John: Well, the guy is trapped on Twitter forever as a prisoner drawing Cat No. 7,497.
Mark Cuban: Doesn't matter. He's smart, I got my money back, and he's there to help me.
Corcoran: I can rattle off a few things that are bizarre that stay with me. The lipstick that makes you lose weight, the toothpaste that makes you go to sleep, the wacky engineer that swore to us he was turning seawater into pure gold, if we gave him $1 million to build his tower.
Mark Cuban: More than $1 million. He had to put a hurricane in a phone booth.
Herjavec: Remember that guy with the [gestures to his head]? So in the future you won't buy a phone, you'd have it installed right in you.
Corcoran: And if it malfunctions, you have to have it surgically removed to have the battery changed. You remember, none of us wanted to go to the bathroom outside? We were all afraid of him.
John: Yes, because he looked like he wanted to do the surgery.
O'Leary: In all fairness to the guy turning ocean water into gold, he said later, out by the snack room, had he come on the show 100 years earlier and told us he had a liquid that had molasses in it and bubbles made with cocaine, we all would have passed. He was talking about Coca-Cola. The truth is, from the wackiest people come some of the most interesting ideas.
Herjavec: Right, something that seems crazy today may be brilliant a few years from now.
Mark Cuban: When we were doing streaming back in the mid-'90s [at internet video portal Broadcast.com] everybody told us we were idiots because there was radio. The best deals can be the ones where people tell you you're crazy.
Corcoran: Maybe in the technology area. But in the rest of these products we've been seeing? Please. They're nut jobs.
O'Leary: I think what's important is that the platform, Shark Tank, stays very agnostic in terms of what we see. We've got to have a lot of different stuff to look at.
Kevin O'Leary founded SoftKey Software Products (which later became The Learning Company), which sold to Mattel Toy Company in 1999 for about $4 billion; chairman of investment management firm O'Leary Funds; author.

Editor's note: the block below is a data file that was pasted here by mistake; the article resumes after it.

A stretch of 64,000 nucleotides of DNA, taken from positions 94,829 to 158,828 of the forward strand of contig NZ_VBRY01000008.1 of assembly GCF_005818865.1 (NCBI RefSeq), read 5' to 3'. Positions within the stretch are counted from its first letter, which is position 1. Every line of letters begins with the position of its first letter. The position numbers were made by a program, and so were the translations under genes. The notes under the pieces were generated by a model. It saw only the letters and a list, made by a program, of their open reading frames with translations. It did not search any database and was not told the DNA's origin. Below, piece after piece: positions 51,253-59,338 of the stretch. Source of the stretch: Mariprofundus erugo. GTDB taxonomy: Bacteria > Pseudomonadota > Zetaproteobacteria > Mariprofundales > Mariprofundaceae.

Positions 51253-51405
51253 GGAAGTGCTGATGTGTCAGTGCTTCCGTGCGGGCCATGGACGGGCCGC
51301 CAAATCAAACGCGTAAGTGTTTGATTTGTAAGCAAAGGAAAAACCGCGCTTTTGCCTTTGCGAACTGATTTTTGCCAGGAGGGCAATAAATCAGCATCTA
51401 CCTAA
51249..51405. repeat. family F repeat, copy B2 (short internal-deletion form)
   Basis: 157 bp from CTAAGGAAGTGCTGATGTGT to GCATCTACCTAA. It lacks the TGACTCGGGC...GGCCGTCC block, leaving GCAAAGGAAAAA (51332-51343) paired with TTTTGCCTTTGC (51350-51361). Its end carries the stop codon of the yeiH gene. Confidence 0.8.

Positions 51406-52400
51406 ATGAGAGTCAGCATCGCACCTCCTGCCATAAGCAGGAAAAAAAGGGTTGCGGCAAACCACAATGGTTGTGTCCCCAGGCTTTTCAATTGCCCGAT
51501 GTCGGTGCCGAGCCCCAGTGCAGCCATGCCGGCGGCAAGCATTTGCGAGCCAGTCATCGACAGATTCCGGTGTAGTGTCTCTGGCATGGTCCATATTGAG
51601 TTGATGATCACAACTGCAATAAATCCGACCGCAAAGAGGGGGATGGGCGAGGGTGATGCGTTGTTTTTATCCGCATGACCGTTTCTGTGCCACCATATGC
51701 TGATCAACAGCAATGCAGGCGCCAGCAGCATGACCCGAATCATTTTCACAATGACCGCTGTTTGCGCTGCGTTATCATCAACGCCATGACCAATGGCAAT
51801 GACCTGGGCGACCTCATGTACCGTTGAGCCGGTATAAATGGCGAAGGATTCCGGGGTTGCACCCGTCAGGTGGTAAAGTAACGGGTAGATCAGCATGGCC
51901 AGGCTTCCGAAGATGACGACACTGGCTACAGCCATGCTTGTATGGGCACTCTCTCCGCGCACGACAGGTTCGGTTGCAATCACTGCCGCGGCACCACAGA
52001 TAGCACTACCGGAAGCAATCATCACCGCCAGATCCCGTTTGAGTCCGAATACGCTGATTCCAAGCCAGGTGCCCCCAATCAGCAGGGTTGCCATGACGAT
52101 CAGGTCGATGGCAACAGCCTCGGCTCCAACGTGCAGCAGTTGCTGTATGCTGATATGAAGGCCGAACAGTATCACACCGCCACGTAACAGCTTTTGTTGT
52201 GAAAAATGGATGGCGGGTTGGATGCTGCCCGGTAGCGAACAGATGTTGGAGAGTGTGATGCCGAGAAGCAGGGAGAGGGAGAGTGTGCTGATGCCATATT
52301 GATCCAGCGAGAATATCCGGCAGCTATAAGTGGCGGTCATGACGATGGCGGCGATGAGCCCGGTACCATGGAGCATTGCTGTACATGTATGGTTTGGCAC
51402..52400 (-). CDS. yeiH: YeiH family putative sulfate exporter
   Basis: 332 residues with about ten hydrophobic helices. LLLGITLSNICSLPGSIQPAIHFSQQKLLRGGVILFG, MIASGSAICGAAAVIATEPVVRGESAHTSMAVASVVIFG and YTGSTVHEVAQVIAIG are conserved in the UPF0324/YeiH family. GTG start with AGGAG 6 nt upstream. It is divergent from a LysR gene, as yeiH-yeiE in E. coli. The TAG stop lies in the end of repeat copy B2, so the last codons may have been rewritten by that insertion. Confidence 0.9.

Entrepreneur: Why's that?
Herjavec: It shows you the power of this economy. People are coming up with all kinds of things. I think what we're showing people is that you can do it regardless of where you came from. A lot of people think you have to have the right education, the right background, to start a business, but the reality is you don't.
O'Leary: Nobody has a monopoly on good ideas.
Corcoran: Some of the worst pitches here are the people who talk all fancy who've been to business school.
John: It doesn't mean you should not have an education. It just means, don't make that your biggest challenge. You learn one way or another.
Mark Cuban Co-founded Broadcast.com, which sold to Yahoo in 1999 for more than $5 billion; prolific tech investor; owner of NBA team the Dallas Mavericks; co-owner of the Landmark Theatres chain, Magnolia Pictures and Axs TV.
Entrepreneur: What would you like to see more of?
O'Leary: I like the boring deals that have cash flow already, like tea companies with sales.
Mark Cuban: Ha--you know what Kevin would really prefer? Kevin would really prefer if someone walked in and said, "Hello Mr. Wonderful, I just want to deposit money directly into your account."
O'Leary: That'd work for me, too.
Herjavec: Mark, he'd probably find some fault with that.
O'Leary: The truth about America today is that small and midcap businesses are not being funded by banks anymore. I don't care what anybody says. There's a lot of opportunity in doing traditional balance-sheet factoring, which can be very profitable.
Mark Cuban: Argh. Write it down: Sweat equity is the best equity. When you take money from someone else, you're beholden to them. When you borrow money from a bank, if you don't meet their payments, they own you. They're not going to say, "Well, I like Kevin, I'm gonna cut him some slack." People think that it's all about connections and money when it comes to starting or running a company, when in reality, most companies fail not for lack of cash, but for lack of brains.
Corcoran: You know what I want to see more of on this show? A lot more of these total wackos, because I'm gonna tell you, when you're sitting on the set for how many hours, you need it. It's entertainment. Wouldn't you at least want to see one more a day?
O'Leary: We do, Barbara, we do.
Mark Cuban: You know what we need to see more of? Barbara trying to do math.
Herjavec: I think we all agree on that.
Corcoran: God, it's pathetic. Even I agree on that.
Mark Cuban: You can always count on some things.